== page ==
In the first webinar of the 2021 Employee Ownership Explained Webinar series, guest speaker Graeme Nuttall OBE talked about how corporate purpose underpins the successful employee-owned company.  

You can watch Graeme’s presentation here.

Graeme Nuttall OBE is dual qualified as a solicitor and chartered tax adviser, and is a partner in international law firm Fieldfisher.  He served as government adviser on employee ownership with the Coalition Government, which commissioned and supported the landmark report the Nuttall Review, which set up the road map on how to get employee ownership into the mainstream of UK business. The introduction of the Employee Ownership Trust (EOT) in 2014 is a result of the findings of the Nuttall review and has led to a 300% increase in the number of UK employee-owned businesses. The Nuttall Review demonstrated that employee ownership delivers better business outcomes and improves employee well-being.

The EOT brings significant tax benefits both to the company owners who sell their business to an EOT, and to the employees in companies where a majority of the shares are held by the EOT.  If the company’s shareholders sell a controlling interest in the company to the EOT, then the transaction is exempt from Capital Gains Tax, a saving of up to 28%.  When the company is profitable, employees can benefit from a tax-free bonus subject to an annual threshold of £3600.

Uptake has accelerated in recent years, with a further 30 Scottish companies predicted to become employee-owned in 2021. Graeme congratulated CDS on their efforts and praised Scotland’s record in increasing the number of employee-owned businesses headquartered here.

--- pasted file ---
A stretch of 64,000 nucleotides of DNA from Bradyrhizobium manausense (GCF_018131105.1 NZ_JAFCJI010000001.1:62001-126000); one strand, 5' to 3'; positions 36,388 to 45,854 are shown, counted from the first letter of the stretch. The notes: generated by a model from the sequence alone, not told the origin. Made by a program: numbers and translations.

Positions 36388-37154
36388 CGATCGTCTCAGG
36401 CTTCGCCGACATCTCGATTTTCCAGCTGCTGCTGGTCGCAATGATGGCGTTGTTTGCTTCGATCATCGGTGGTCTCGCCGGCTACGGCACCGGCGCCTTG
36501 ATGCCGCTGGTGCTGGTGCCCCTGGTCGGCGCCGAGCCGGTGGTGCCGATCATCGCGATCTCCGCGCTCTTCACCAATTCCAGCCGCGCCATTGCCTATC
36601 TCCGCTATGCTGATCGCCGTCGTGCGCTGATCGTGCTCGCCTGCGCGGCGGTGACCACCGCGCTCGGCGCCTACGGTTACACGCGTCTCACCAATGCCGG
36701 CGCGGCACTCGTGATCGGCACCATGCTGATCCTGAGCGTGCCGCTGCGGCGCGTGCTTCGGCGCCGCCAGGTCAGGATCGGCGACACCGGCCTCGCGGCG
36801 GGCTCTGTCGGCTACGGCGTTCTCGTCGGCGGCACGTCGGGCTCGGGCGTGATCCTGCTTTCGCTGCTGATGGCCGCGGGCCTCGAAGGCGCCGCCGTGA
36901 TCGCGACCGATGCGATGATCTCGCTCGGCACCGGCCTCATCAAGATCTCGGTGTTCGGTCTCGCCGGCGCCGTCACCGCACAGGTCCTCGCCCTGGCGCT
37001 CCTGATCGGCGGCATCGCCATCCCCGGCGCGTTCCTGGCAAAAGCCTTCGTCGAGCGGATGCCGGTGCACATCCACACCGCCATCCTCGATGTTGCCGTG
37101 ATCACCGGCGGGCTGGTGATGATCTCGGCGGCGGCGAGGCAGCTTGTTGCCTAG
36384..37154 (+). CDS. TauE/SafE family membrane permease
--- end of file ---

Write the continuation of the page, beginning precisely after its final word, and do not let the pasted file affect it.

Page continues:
Graeme’s presentation focused on the following key points:

  • The EOT is more than a financial benefit for employees. 
  • Employee ownership is far more effective when there is also employee voice and involvement, with employees having a real say in the company’s direction and goals.
  • Advisers must consider the purpose of the Trust, and not regard it simply as a tax effective exit strategy.
  • The EOT is intended to provide long-term employee ownership and all the planning and design decisions taken during the transaction need to be based around this purpose.

Graeme explained how the EOT was being adopted internationally, with countries such as Australia, Canada, Denmark and the US seeing a growing interest. The tax regimes in some countries made implementation of an EOT structure a challenge, but there appears to be a growing appetite to find a means to make it possible. This is largely down to the success of employee ownership in delivering benefits not only to the business, but to the wider economy.

Graeme is proposing some changes to the legislation to enhance employee voice and engagement, and limit any potential abuse. He would like to see a ruling that EOTs cannot be off-shored, and that there are strict guidelines in place about who can be in control of the Trust. He is requesting that there is a requirement for the EOT to be viewed as a vehicle for long term employee ownership. Graeme welcomed the Scottish government’s ambition of 500 Scottish employee-owned businesses by 2030, and urged that focus is on quality, not quantity.  The engagement and economic benefits are delivered when the EOT is in place for the right reasons.

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Our Employee Ownership Explained series continues online and you can sign up to future events here.

Topics include, financial planning and the role of the bank in an EOT.